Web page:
With our FTIR instruments, we detect following types of species...

Direct greenhouse gases: Other species:
Methane (CH4) Carbon monoxide (CO)
Nitrous oxide (N2O) Ethane (C2H6)
Ozone (O3) Hydrogen cyanide (HCN)
Water Vapour (H2O) Formaldehyde (CH2O)
Carbon Dioxide (CO2) Nitric acid (HNO3)
  Hydrogen chloride (HCl)
  Hydrogen fluoride (HF)

More details on these species can be found here.

Reactive inorganic chlorine plays a crucial role in the stratospheric ozone depletion. Some examples of important chlorinated source gases are CFCs, HCFCs, CCl4, CH3CCl3 and Halons. These source gases are photolysed in the stratosphere into inorganic chlorine and fluorine.

Our instruments

The instruments we use are Fourier Transform (FTIR) spectrometers...


They are Michelson type interferometers. They employ the mathematical concept of Fourier series analysis as a means of converting a detector signal output – referred to as the interferogram – into a form useful for spectral analysis.

The incoming light is split into two different optical paths. The light intensity at the detector – after recombination of the light from the two individual paths-, is recorded as a function of the displacement of the movable mirror in one of the light paths, which modulates the radiant intensity I (λ) as a function of mirror distance. The intensity distribution captured by the detector is referred to as the “interferogram” (representing the sum of all modulated waves). The interferogram is not directly usable; it requires a Fourier transformation to obtain the spectrum.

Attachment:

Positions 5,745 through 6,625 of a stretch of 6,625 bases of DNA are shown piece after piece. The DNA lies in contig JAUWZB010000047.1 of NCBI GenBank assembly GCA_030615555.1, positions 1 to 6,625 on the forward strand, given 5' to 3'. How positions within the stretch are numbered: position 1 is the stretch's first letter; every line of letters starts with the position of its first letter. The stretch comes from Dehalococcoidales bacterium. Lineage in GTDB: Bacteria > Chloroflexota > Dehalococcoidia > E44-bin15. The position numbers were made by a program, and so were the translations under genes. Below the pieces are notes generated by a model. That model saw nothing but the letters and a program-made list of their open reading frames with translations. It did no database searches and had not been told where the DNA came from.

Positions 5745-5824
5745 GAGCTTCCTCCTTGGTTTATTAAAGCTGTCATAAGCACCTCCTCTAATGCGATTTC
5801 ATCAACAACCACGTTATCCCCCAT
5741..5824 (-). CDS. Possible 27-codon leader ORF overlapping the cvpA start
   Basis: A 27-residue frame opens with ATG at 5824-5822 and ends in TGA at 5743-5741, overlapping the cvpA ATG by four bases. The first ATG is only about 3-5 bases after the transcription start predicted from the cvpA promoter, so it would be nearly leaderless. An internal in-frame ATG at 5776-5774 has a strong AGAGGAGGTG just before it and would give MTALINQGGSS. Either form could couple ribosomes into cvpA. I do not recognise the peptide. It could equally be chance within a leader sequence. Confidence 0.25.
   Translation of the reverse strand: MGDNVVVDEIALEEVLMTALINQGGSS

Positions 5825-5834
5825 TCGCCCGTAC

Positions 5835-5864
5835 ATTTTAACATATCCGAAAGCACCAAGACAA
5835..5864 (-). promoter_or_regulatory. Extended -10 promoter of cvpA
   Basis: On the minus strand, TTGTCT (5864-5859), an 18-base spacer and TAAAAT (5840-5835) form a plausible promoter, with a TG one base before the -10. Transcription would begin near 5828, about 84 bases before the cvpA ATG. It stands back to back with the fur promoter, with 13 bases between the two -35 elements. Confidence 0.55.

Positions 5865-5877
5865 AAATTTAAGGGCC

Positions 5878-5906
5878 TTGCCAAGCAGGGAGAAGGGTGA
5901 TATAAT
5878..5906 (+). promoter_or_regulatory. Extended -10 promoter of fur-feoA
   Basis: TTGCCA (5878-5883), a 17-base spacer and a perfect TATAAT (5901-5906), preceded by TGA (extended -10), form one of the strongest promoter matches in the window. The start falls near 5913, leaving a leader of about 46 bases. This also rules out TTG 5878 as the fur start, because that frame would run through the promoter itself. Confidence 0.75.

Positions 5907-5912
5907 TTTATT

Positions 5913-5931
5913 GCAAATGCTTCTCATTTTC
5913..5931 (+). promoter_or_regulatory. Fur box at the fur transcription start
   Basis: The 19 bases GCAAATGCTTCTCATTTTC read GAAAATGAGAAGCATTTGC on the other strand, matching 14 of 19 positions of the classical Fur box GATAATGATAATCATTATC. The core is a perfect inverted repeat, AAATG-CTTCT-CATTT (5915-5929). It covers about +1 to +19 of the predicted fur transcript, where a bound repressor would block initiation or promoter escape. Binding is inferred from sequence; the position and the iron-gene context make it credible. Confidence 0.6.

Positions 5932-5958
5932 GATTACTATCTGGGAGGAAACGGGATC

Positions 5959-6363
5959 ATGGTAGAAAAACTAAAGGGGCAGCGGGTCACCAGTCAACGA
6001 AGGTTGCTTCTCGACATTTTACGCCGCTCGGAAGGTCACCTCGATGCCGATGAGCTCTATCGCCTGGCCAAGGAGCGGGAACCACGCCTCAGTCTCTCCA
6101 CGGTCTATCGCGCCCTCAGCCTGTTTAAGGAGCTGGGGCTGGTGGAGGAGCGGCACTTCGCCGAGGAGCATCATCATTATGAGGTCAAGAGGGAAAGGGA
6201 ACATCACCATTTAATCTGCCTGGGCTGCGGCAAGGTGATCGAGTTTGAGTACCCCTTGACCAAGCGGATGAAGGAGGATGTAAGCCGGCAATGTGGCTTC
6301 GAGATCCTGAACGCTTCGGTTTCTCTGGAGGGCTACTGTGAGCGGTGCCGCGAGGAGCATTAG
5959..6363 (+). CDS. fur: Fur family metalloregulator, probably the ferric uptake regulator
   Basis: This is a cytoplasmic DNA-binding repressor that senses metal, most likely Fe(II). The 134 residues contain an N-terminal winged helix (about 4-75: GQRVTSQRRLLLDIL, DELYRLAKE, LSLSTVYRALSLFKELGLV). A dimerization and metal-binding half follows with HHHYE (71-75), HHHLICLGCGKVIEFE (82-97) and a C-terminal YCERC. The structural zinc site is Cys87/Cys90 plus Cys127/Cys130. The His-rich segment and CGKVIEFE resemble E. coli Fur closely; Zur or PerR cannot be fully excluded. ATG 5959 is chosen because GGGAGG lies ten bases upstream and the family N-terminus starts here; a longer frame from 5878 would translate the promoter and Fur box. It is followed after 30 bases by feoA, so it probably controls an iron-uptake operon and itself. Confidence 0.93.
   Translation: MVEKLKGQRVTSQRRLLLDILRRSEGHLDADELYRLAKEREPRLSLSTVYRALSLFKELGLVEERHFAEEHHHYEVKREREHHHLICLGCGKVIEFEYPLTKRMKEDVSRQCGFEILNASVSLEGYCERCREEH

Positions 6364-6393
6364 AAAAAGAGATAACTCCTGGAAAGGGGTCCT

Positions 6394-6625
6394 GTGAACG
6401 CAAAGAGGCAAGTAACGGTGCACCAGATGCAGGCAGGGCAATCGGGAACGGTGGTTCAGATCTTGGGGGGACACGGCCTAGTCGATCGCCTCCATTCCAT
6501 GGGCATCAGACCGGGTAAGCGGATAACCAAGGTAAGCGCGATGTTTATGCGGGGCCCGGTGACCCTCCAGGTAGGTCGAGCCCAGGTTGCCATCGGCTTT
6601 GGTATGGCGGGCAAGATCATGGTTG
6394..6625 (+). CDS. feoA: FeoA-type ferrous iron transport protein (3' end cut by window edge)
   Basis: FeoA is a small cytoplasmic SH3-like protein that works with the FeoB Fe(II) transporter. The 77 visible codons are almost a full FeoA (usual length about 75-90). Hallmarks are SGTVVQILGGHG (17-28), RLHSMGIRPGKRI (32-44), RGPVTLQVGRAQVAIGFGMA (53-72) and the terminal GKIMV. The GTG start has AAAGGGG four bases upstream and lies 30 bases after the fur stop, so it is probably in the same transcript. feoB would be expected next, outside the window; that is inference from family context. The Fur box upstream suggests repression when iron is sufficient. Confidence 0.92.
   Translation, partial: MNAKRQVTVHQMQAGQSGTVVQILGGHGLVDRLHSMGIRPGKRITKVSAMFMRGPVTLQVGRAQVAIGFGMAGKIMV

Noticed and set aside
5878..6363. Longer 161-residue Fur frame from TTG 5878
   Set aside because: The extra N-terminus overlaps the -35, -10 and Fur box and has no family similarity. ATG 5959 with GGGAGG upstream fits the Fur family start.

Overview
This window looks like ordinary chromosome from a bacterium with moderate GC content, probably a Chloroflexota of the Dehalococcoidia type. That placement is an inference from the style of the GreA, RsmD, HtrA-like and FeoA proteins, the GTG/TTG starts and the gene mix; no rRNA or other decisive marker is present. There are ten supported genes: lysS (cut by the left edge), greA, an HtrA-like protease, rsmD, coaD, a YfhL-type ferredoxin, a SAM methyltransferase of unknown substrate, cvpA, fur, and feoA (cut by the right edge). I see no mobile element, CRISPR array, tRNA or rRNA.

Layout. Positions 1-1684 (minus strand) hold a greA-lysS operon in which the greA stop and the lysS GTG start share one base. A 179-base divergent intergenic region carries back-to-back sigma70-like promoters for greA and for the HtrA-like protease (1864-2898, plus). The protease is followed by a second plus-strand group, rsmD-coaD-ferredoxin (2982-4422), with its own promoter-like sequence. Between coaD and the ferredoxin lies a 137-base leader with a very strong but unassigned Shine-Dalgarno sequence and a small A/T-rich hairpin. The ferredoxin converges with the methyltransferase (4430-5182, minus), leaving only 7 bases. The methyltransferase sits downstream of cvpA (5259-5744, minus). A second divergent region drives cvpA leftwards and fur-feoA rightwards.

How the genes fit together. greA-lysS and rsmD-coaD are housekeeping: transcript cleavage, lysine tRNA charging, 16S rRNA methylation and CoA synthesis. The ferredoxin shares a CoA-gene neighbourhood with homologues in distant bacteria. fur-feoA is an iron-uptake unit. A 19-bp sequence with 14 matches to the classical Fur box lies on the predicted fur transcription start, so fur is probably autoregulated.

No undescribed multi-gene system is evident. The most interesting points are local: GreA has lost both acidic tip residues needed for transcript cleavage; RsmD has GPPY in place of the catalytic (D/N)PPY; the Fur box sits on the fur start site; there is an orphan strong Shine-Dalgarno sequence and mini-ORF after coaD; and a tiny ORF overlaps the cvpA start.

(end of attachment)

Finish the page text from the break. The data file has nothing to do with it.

Our team uses 2 types of FTIR spectrometers from the Bruker company: the Bruker IFS 120M and the Bruker IFS 125HR. The Bruker 120M at Ile de La Reunion shall soon be replaced by a Bruker 125HR which delivers data at higher resolution.

In addition, a second Bruker 125HR will be installed for the dedicated measurement of greenhouse gases, in particular CO2 and CH4.

bruker 120 FTS
bruker 125 HR

In the diagram hereafter, you can see how the light beam is directed in this spectrometer

Copyright © Brukeroptics


Automation tool: BARCOS

BARCOS is an automation and remote control system for atmospheric observations with a Bruker interferometer, developed at BIRA-IASB...

It includes specific software (written in Labview), a suntracker and a meteostation.